I don’t think about the past very much. You probably don’t either. We hear about folks or have friends who seem to be obsessed with stuff that’s already happened, decisions already made. I know I certainly don’t want to be one of those who continually live in the past, so I generally think about it as little as possible. Future plans, future hopes, future dreams… that’s what I’m good at.
However, I’m afraid I may have gone too far in this direction. As in so many other things, we should avoid extremes in dwelling on past, present, and future by working toward a good balance (the “golden mean”). Lately, I’ve been making a purposeful effort to learn more from the past – particularly my own. After all, they say experience is the best teacher. I currently work at a job where I am still very much on a learning curve, and I am passionate about becoming more skilled and advancing as high as I can in this employment. My strategic use of the past is helping me get there.
How? I added a very simple habit to my day. After I get off of work, I pull out my phone and open up a note-taking app. While the day’s events are still fresh in my mind, I write down a brief overview of everything I did that day. Below that, I write everything I can improve on or every new, helpful thing that I’ve learned. Well, I say “write”. Actually, I use the voice-to-text feature on my phone. It works very well for this simple task.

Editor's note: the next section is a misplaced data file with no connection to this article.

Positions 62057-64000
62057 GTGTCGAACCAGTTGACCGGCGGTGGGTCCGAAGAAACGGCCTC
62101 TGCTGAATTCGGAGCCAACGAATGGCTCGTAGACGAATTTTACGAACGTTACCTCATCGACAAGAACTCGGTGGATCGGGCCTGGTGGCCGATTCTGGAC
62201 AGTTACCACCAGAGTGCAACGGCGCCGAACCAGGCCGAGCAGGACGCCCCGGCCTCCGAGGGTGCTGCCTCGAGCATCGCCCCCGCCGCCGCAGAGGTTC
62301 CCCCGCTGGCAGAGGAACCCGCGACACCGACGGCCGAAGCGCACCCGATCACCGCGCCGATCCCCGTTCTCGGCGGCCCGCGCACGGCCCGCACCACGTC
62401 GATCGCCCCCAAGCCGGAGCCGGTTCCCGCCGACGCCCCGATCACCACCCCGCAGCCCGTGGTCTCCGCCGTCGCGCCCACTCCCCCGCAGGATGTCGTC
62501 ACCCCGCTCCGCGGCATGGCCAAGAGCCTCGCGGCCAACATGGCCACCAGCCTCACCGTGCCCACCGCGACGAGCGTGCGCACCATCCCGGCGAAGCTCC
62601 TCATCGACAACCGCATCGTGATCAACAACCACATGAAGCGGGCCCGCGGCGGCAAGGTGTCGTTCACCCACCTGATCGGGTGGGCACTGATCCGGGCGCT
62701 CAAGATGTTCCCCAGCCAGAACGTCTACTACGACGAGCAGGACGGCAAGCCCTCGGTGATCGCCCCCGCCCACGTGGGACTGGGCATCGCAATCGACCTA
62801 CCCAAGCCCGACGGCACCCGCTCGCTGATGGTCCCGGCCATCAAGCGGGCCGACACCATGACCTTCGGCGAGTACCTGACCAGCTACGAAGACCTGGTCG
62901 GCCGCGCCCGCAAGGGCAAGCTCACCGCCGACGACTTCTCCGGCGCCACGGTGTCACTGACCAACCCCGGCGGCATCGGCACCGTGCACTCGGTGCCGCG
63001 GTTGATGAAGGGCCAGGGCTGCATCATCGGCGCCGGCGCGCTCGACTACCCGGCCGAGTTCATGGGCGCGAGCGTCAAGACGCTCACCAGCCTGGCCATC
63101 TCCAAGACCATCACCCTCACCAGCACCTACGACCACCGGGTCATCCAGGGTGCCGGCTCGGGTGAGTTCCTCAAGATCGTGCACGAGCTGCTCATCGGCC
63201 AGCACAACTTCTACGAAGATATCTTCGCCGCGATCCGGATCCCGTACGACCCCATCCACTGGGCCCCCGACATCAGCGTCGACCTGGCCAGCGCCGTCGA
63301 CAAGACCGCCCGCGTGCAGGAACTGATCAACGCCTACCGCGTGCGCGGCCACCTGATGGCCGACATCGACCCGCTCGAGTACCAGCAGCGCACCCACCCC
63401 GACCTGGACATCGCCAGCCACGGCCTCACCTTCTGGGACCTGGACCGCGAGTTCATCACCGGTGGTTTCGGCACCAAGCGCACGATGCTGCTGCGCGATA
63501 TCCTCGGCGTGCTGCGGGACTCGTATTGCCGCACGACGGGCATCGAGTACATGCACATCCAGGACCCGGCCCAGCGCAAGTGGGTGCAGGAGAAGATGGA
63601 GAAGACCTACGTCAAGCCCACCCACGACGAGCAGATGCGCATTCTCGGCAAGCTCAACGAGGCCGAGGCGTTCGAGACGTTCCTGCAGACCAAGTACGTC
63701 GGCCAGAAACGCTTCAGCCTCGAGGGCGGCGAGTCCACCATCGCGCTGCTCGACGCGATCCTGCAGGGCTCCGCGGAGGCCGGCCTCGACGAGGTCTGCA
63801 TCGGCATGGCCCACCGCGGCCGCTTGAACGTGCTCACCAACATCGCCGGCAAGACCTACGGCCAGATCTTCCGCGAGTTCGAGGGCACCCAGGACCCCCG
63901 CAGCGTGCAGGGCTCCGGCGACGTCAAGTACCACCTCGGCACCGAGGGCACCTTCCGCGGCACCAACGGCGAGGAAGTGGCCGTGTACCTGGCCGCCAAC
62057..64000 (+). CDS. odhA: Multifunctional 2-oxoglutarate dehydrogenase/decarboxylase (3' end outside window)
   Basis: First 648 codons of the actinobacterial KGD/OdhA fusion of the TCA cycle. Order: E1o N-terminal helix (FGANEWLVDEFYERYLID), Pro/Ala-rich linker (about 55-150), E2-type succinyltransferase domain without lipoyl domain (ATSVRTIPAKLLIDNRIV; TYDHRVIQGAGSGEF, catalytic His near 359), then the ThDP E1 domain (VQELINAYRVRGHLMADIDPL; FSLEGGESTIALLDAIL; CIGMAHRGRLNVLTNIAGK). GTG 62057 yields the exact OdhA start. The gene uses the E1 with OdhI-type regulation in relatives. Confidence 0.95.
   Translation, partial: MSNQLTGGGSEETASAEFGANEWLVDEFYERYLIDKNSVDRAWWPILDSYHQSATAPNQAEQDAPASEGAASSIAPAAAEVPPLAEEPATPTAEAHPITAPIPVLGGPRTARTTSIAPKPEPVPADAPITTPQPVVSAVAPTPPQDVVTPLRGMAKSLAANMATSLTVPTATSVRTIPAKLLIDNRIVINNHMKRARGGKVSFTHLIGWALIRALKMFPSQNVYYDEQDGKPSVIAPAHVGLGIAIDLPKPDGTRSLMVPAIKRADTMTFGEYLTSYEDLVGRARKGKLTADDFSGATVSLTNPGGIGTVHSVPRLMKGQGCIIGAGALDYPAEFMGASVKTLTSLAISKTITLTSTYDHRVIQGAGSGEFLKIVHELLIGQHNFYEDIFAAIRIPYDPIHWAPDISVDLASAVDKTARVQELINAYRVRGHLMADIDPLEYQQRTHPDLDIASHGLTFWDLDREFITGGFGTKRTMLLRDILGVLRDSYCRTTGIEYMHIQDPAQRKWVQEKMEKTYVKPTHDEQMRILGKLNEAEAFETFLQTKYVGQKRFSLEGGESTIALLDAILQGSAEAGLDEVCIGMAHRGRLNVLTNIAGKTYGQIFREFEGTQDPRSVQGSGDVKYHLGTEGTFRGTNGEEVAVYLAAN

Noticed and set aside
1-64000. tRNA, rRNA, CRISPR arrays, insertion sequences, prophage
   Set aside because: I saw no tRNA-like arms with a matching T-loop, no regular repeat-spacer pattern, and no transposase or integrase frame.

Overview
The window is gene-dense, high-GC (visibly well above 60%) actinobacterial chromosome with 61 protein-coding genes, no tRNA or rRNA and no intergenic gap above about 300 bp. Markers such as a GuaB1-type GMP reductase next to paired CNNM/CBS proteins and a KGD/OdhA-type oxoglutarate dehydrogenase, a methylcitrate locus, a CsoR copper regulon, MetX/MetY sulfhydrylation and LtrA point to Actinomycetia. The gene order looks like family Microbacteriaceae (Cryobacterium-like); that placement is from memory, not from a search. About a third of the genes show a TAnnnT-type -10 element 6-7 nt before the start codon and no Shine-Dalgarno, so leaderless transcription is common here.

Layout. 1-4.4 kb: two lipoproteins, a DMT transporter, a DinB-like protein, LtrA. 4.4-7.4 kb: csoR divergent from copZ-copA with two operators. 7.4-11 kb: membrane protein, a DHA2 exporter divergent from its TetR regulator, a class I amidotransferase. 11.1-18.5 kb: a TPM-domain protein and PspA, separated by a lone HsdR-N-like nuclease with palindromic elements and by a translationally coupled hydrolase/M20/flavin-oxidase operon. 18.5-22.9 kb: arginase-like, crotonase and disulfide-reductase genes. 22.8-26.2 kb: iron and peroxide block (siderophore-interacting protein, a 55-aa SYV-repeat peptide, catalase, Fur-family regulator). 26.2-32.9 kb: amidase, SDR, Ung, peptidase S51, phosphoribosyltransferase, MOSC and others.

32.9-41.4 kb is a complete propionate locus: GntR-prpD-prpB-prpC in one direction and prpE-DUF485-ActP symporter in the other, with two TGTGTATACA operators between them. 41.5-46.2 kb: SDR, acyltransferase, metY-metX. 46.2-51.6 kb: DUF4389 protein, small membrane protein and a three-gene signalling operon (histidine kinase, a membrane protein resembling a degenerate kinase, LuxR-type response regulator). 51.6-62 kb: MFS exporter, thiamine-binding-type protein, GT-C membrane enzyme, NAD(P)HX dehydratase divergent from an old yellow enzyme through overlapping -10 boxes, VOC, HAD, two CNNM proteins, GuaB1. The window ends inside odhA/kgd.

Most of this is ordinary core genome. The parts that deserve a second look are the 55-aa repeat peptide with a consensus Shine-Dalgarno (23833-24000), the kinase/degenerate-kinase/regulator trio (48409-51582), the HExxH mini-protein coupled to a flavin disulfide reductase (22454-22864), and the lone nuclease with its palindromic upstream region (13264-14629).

As the days add up and the document gets longer and longer, I periodically review what I’ve written down to keep it fresh in my mind. I can’t recommend this habit more highly. It’s helped me a lot in staying at the top of my game. I’ve noticed that without this habit I can more easily stagnate and stop improving. This routine helps keep me from making the same mistakes twice.
I don’t always remember to do this every day, but I try to. For the most part, it has become a habit that I stick to. Sometimes, when time is short and I want to review what’s been written down, I have a text-to-voice app on my phone read the notes back to me as I’m driving to work. It doesn’t work as well for me as reading them, but every bit of reflection helps.
Is there any way you can use this technique to improve on something in your own life?
If you haven’t seen it yet, there is a Scouting Rediscovered group on Facebook. Here, Scouts and Scouters can offer tips, ask questions, and share with like-minded folks who are rediscovering traditional Scouting. Check it out here -> link